If you have both a very narrow space and a mostly shaded area, I would suggest that you will be better off with going with a hardscape option such as a fence.  Boring, I know, but sometimes, that is really the best solution. Another option would be to create a trellis and plant a shade-loving vine such as Virginia creeper or English ivy.  Beware that both of these vines can be quite aggressive, and the Virginia Creeper frequently attracts Japanese beetle.

If the space is narrow and sunny, you could grow one of the many honeysuckles (some of which have a sweet fragrance- none of which seem to be invasive in CO), sweet autumn clematis, native Virgin’s bower clematis,  other clematis, or Trumpet vine.  You could also grow a row of tall sunflowers.

If you have a sunny exposure with a bit more room, now you can consider more plants.

For evergreens in not-too-big spaces, consider some of the Rocky Mountain Juniper cultivars such as ‘Medora’, Skyrocket, or ‘Woodward’.  Non-native arborvitae also can work here. If you have more room, a full size evergreen that keeps its branches all the way to the ground such as a Blue Spruce (needs more water) or a Douglas fir (more drought tolerant) becomes an option.

Juniper 'Medora"

Some broad-leafed evergreen options include two native plants: curl-leaf mountain mahogany (Cercocarpus ledifolius)  and Fremont’s mahonia (Mahonia fremontii).  The latter has fragrant yellow flowers in the spring, and red berries in the fall, but it also comes with sharp spines on the leaves – which can be a bonus or a problem, depending on your circumstances. A hardy boxwood or yew would be good non-native options.

Curl-leaf mountain mahogony-

Non-evergreen sun options can include two near-native plants – the spectacular grass, giant Sacaton (Sporobolus wrightii), which keeps flowering stalks throughout the winter, and the fragrant Cheyenne Mock Orange.  If you want a shrub that suckers to help improve the screen and provides great habitat, consider a chokecherry (Prunus virginiana). Lilacs, Rose-of-Sharon, Elderberry,Siberian Pea shrub and Viburnums, and Nanking cherry can also be good choices. 

Giant sacaton in the winter

Finally, for plants that can tolerate some shade, consider the natives red-twig dogwood (would appreciate some extra water) or Boulder raspberry (Rubus deliciosus), with large white flowers in the spring and reddish bark.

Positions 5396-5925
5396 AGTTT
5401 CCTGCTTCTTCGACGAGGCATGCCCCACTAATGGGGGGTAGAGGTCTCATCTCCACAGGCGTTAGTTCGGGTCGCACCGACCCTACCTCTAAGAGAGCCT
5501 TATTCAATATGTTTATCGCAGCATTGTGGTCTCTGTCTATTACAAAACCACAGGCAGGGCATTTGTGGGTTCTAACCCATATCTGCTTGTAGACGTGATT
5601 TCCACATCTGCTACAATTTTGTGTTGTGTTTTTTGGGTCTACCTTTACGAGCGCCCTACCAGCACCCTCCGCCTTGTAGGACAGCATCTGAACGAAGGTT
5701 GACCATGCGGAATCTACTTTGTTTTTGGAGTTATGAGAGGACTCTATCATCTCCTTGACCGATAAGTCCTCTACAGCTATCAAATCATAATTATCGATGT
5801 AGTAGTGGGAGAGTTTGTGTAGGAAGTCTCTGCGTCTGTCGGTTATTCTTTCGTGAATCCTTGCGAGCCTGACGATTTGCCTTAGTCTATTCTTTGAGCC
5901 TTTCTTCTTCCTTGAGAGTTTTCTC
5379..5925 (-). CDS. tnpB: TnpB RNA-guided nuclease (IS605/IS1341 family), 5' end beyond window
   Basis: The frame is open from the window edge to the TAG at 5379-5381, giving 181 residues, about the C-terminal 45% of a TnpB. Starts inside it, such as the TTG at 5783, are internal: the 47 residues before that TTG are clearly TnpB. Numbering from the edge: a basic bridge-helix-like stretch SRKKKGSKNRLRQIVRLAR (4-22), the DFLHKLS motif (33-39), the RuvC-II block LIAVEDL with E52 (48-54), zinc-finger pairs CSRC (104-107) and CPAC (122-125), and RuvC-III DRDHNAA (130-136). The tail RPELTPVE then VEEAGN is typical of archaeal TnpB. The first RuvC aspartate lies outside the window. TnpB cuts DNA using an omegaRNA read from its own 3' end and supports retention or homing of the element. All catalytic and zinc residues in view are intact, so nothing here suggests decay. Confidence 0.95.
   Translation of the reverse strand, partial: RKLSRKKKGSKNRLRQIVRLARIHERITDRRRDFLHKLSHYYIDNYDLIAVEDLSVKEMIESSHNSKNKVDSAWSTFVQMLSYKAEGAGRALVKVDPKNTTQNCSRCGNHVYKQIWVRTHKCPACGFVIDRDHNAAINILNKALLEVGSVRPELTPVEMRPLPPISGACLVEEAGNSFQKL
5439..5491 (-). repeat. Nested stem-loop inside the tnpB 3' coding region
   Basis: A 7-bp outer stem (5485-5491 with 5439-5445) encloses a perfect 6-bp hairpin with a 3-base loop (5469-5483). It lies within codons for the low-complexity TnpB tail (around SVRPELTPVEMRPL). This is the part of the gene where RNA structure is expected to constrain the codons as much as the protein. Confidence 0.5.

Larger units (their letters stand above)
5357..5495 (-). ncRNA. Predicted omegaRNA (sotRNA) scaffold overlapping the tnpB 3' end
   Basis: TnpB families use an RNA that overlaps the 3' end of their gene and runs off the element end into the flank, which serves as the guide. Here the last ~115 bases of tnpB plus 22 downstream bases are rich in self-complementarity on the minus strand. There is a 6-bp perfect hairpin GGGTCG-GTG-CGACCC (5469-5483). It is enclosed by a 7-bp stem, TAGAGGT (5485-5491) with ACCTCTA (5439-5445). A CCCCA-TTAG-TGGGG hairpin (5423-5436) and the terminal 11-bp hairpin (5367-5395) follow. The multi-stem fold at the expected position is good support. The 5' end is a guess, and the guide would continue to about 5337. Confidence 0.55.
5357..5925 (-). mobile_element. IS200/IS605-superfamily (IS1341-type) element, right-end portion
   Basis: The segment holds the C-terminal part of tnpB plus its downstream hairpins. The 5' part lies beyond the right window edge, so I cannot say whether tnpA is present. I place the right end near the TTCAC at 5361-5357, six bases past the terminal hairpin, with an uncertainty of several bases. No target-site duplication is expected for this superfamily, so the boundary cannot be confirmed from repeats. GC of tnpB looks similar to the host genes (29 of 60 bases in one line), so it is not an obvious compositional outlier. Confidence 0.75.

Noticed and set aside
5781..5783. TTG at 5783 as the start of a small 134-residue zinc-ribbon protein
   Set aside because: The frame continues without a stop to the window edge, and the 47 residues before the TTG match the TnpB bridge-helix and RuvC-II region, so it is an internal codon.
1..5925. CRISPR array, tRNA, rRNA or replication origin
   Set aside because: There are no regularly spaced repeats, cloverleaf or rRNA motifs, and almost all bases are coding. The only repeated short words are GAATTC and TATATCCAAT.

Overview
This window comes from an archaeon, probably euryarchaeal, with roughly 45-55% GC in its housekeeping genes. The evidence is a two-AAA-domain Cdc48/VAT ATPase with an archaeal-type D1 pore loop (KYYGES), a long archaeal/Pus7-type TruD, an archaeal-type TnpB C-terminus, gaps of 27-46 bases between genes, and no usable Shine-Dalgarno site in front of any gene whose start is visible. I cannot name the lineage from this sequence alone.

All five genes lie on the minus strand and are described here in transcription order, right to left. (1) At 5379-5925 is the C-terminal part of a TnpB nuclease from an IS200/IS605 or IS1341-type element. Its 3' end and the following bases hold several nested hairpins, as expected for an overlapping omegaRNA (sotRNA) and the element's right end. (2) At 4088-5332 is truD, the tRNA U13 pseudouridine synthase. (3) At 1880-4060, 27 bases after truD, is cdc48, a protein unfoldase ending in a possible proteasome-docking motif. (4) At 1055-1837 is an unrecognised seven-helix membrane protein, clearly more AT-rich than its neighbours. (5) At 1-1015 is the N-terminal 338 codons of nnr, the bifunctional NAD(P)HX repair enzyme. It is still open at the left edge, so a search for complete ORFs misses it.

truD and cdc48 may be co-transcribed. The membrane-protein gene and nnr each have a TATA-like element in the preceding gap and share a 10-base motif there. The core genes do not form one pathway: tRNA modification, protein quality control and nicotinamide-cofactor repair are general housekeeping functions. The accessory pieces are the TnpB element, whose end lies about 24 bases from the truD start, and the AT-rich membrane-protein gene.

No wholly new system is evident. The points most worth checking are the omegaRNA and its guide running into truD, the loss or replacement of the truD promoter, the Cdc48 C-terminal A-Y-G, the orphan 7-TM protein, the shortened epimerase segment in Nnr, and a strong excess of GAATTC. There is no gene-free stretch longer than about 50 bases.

Boulder raspberry

For more information:


Native trees:

Native shrubs:


Monday, February 15, 2021

A Wasp-Benefit Analysis

Posted by: Lisa Mason, Arapahoe County Extension

What is the purpose of wasps?

I am asked this question quite often. Why do we have wasps? What is their purpose? Do we need them?

We have a couple of wasp species that can be a nuisance to people. They tend to give wasps a bad reputation. In reality, wasps are a fascinating, diverse group of insects that play a critical role in our ecosystem!

A beneficial sand wasp (Bembix sp.) hunts caterpillars and flies. They can often be seen visiting flowers for nectar in the summer. Photo: Lisa Mason 

Here are some important facts to know:

  • Two species of wasps Colorado are considered a nuisance: The Western yellow jacket (Vespula pensylvanica) and the European paper wasps (Polistes dominula).
  • Besides those two species, wasps are a very diverse group of insects with thousands and thousands of species documented worldwide. How diverse? Current science says that beetles (Coleoptera) are the largest group of organisms on the planet representing about a quarter of all described species. However, some research suggests that parasitoid wasps are actually the largest group of organisms but we haven’t been able to document all the species. Here is a fun NPR article on subject.
  • Many wasps can’t actually sting including parasitoid wasps and other solitary wasps.
  • Most wasp species are solitary insects. Only wasps in the Vespidae family are social and live in colonies. Often, the social wasps are brightly colored to warn predators that they are dangerous. They will defend their nest and sting if needed.
  • Many other insects mimic the bright colors of social wasps to protect them from predators. This phenomenon is known as Batesian mimicry. Common mimics include flies in the Syrphidae family, also known as flower flies or hover flies. You can observe these harmless insects in flowers in the summer time.
  • Wasps provide valuable ecosystems services to humans because they provide pest control in your landscape. Some wasps are predators and others are parasitoids, meaning the wasps will lay eggs in another host insect and consume the host. Our world would be full of pest insects without wasps!